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Home Inspection Checklist

Did Your Home Inspector Check the Essentials?

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Home inspector inspecting

A home inspector will look under the sink to check the plumbing.

© Caylyn Wright Brown

Home buyers have it drilled into their heads that they need to get a home inspection. In California, for example, real estate agents advise home buyers to do a home inspection 15 ways from Sunday. Our purchase contracts contain two pages that talk about doing a home inspection, and those two pages are repeated in the buyer's broker agreement. That's just for starters.

A home buyer does not close escrow without hearing about the need for a home inspection. But what does a home inspection report disclose? Home buyers are often clueless about home construction and its components, and have difficulty deciphering home inspection reports. Many don't know how to figure out which types of defects are serious or whether their home inspector checked all the essentials. But, by George, they got that home inspection!

 

Home Inspection Checklist Comparisons

 

All home inspections are different and can vary dramatically from state to state, as well as across counties and cities. Much depends on the home inspector and which association, if any, to which the home inspector belongs. Because I am most familiar with home inspections conducted in accordance with the standards of practice established by the National Association of Certified Home Inspectors, the following information is based on NACHI guidelines.

 

Home Inspection Checklist of Items Not Inspected

Understand that California home inspectors are not licensed, nor are they licensed in many states. However, a home inspector's standard practice typically does not include the following, for which a specific license to inspect and identify may be required:

 

 

General Home Inspection Checklist Items

 

  • Structural Elements.
    Construction of walls, ceilings, floors, roof and foundation.

     

  • Exterior Evaluation.
    Wall covering, landscaping, grading, elevation, drainage, driveways, fences, sidewalks, fascia, trim, doors, windows, lights and exterior receptacles.

     

  • Roof and Attic.
    Framing, ventilation, type of roof construction, flashing and gutters. It does not include a guarantee of roof condition nor a roof certification.

     

  • Plumbing.
    Identification of pipe materials used for potable, drain, waste and vent pipes. including condition. Toilets, showers, sinks, faucets and traps. It does not include a sewer inspection.

     

  • Systems and Components.
    Water heaters, furnaces, air conditioning, duct work, chimney, fireplace and sprinklers.

     

  • Electrical.
    Main panel, circuit breakers, types of wiring, grounding, exhaust fans, receptacles, ceiling fans and light fixtures.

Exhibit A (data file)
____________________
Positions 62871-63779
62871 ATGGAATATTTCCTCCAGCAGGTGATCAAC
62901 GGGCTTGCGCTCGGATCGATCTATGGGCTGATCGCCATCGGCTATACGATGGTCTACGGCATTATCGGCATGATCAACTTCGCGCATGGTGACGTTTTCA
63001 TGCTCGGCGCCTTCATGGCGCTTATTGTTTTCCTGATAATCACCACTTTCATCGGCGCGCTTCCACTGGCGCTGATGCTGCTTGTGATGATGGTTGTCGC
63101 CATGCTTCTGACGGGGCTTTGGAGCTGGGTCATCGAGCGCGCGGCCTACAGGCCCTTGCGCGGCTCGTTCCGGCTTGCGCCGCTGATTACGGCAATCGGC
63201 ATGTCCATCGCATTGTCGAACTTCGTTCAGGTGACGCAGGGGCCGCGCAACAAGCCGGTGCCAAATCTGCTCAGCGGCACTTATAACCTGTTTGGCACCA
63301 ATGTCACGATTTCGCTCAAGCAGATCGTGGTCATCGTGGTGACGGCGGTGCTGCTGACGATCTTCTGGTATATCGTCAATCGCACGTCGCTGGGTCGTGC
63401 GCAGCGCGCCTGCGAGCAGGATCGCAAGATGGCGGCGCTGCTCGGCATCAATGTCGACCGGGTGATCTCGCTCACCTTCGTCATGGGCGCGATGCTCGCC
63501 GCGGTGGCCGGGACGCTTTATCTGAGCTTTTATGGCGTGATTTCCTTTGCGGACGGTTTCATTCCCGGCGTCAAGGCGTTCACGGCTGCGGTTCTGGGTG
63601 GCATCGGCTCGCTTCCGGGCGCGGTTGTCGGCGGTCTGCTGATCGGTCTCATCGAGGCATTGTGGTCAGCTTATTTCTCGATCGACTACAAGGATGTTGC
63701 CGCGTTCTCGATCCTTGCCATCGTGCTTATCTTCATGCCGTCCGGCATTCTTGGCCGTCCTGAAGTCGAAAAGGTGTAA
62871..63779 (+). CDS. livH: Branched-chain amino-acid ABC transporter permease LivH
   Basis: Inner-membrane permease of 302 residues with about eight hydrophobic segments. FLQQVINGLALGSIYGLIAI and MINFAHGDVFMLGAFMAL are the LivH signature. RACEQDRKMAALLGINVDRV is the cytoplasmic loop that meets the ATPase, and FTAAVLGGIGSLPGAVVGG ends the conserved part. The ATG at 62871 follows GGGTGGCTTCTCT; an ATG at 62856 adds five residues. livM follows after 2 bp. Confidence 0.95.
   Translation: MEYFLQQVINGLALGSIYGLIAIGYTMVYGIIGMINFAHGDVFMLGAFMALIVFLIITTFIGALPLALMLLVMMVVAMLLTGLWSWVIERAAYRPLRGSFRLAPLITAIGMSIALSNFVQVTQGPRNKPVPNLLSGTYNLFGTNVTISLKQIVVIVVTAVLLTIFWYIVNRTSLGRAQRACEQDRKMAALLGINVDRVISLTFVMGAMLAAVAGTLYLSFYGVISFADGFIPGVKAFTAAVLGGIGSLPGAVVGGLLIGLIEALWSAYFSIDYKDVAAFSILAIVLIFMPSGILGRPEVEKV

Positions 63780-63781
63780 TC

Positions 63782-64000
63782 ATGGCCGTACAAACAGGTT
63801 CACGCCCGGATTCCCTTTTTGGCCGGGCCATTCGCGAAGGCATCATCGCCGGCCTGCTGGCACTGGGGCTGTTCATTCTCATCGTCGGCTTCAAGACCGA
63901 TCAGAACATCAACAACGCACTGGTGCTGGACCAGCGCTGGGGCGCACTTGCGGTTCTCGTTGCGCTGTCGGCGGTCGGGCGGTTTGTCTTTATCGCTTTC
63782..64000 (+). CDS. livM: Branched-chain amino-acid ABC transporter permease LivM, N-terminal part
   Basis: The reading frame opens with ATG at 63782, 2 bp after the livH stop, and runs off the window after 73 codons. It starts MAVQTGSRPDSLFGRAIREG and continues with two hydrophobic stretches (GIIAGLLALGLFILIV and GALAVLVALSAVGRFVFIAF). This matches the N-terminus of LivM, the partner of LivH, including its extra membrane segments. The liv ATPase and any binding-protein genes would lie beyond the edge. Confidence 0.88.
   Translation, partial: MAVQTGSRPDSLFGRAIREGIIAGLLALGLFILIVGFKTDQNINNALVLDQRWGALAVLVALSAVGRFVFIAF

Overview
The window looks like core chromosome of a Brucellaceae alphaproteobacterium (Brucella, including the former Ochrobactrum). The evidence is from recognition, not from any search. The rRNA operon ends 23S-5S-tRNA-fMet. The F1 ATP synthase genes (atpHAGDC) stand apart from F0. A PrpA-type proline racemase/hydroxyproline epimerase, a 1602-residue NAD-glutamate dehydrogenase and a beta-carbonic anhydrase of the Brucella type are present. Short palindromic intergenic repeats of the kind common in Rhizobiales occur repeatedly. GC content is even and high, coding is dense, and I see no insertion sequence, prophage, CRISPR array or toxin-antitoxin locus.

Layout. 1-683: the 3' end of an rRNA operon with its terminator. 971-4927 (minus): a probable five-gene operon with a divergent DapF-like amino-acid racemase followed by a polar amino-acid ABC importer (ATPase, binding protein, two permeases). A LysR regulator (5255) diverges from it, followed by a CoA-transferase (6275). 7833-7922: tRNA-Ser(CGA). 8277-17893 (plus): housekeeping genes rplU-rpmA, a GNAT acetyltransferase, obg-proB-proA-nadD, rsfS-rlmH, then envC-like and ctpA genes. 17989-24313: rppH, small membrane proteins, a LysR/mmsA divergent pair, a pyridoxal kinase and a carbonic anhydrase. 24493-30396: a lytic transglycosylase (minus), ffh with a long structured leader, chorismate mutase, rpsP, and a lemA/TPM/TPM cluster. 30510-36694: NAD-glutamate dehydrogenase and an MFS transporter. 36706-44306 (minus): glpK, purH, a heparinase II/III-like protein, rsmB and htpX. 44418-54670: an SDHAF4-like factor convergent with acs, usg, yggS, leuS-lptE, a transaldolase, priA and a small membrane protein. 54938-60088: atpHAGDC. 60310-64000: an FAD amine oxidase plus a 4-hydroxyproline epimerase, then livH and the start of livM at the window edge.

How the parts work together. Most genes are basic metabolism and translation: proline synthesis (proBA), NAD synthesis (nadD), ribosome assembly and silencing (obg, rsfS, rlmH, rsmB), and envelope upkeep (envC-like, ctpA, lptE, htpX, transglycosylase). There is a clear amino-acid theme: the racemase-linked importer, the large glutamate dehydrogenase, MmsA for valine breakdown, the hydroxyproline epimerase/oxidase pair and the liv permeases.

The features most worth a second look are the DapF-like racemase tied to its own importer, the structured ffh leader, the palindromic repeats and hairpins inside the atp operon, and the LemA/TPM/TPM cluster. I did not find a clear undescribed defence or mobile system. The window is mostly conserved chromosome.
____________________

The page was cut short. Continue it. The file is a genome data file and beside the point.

• Appliances.
    Dishwasher, range and oven, built-in microwaves, garbage disposal and, yes, even smoke detectors.

     

  • Garage.
    Slab, walls, ceiling, vents, entry, firewall, garage door, openers, lights, receptacles, exterior, windows and roof.

 

Home Inspection Checklist Items Needing Service

Home inspection reports do not describe the condition of every component if it's in excellent shape, but should note every item that is defective or needing service. The serious problems are:

 

  • Health and safety issues
  • Roofs with a short life expectancy
  • Furnace / A/C malfunctions
  • Foundation deficiencies
  • Moisture / drainage issues

 

Home Inspection Checklist Items Sellers Should Fix

If you have a choice, it might be smarter to hire your own contractors and supervise repairs. Before issuing a formal request to repair, consider the seller's incentive to hire the cheapest contractor and to replace appliances with the least expensive brands.

Although home inspectors are reluctant to and, in some cases, refuse to disclose repair costs, call a contractor to determine the scope and expense to fix minor problems yourself. No home is perfect. Every home will have issues noted or flagged in a home inspection. Even new homes.

A repair issue that will be be a deal breaker for a first-time home buyer, causing the buyer to cancel the contract, will not faze a home buyer versed in home repair. Talk to your agent, family, friends and call a few contractors to discuss which types of defects are minor. Perhaps a simple solution is available such as replacing a $1.99 receptacle, which can resolve many outlet problems.

Pat yourself on the back, too, for getting a home inspection. Some buyers feel a home inspection is unnecessary, especially if they are buying new construction. If a light switch doesn't work or the air conditioner blows out hot air, those are problems you can see and test. The problems that aren't readily identifiable to you such as code violations, a furnace that leaks carbon monoxide or a failing chimney, are the types of defects a home inspector could identify in a new home. Builders' contractors make mistakes, too.

 

Watch Weintraub's Video about What Happens at a Home Inspection.

At the time of writing, Elizabeth Weintraub, DRE # 00697006, is a Broker-Associate at Lyon Real Estate in Sacramento, California.

Related Video
What Happens at a Home Inspection?

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